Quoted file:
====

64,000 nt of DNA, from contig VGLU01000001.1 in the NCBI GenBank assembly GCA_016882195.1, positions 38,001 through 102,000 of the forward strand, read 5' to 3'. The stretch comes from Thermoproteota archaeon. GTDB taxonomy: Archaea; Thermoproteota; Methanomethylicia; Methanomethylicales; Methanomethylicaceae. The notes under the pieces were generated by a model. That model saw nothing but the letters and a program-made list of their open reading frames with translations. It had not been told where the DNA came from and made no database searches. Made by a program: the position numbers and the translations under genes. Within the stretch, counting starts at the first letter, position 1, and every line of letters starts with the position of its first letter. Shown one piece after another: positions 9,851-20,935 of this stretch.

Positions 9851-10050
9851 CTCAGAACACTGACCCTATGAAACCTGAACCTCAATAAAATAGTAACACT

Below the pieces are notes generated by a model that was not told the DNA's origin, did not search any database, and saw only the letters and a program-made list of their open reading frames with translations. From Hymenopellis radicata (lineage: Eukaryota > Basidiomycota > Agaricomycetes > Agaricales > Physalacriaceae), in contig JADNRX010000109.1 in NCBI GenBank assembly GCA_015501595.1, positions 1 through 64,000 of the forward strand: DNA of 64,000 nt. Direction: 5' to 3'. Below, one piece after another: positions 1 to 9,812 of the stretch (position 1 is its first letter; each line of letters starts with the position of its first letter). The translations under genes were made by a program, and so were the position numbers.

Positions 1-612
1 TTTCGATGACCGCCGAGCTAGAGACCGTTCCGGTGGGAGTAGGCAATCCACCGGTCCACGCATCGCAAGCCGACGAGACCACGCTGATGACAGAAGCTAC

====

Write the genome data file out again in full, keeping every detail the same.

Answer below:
64,000 nt of DNA, from contig VGLU01000001.1 in the NCBI GenBank assembly GCA_016882195.1, positions 38,001 through 102,000 of the forward strand, read 5' to 3'. The stretch comes from Thermoproteota archaeon. GTDB taxonomy: Archaea; Thermoproteota; Methanomethylicia; Methanomethylicales; Methanomethylicaceae. The notes under the pieces were generated by a model. That model saw nothing but the letters and a program-made list of their open reading frames with translations. It had not been told where the DNA came from and made no database searches. Made by a program: the position numbers and the translations under genes. Within the stretch, counting starts at the first letter, position 1, and every line of letters starts with the position of its first letter. Shown one piece after another: positions 9,851-20,935 of this stretch.

Positions 9851-10050
9851 CTCAGAACACTGACCCTATGAAACCTGAACCTCAATAAAATAGTAACACT

Below the pieces are notes generated by a model that was not told the DNA's origin, did not search any database, and saw only the letters and a program-made list of their open reading frames with translations. From Hymenopellis radicata (lineage: Eukaryota > Basidiomycota > Agaricomycetes > Agaricales > Physalacriaceae), in contig JADNRX010000109.1 in NCBI GenBank assembly GCA_015501595.1, positions 1 through 64,000 of the forward strand: DNA of 64,000 nt. Direction: 5' to 3'. Below, one piece after another: positions 1 to 9,812 of the stretch (position 1 is its first letter; each line of letters starts with the position of its first letter). The translations under genes were made by a program, and so were the position numbers.

Positions 1-612
1 TTTCGATGACCGCCGAGCTAGAGACCGTTCCGGTGGGAGTAGGCAATCCACCGGTCCACGCATCGCAAGCCGACGAGACCACGCTGATGACAGAAGCTAC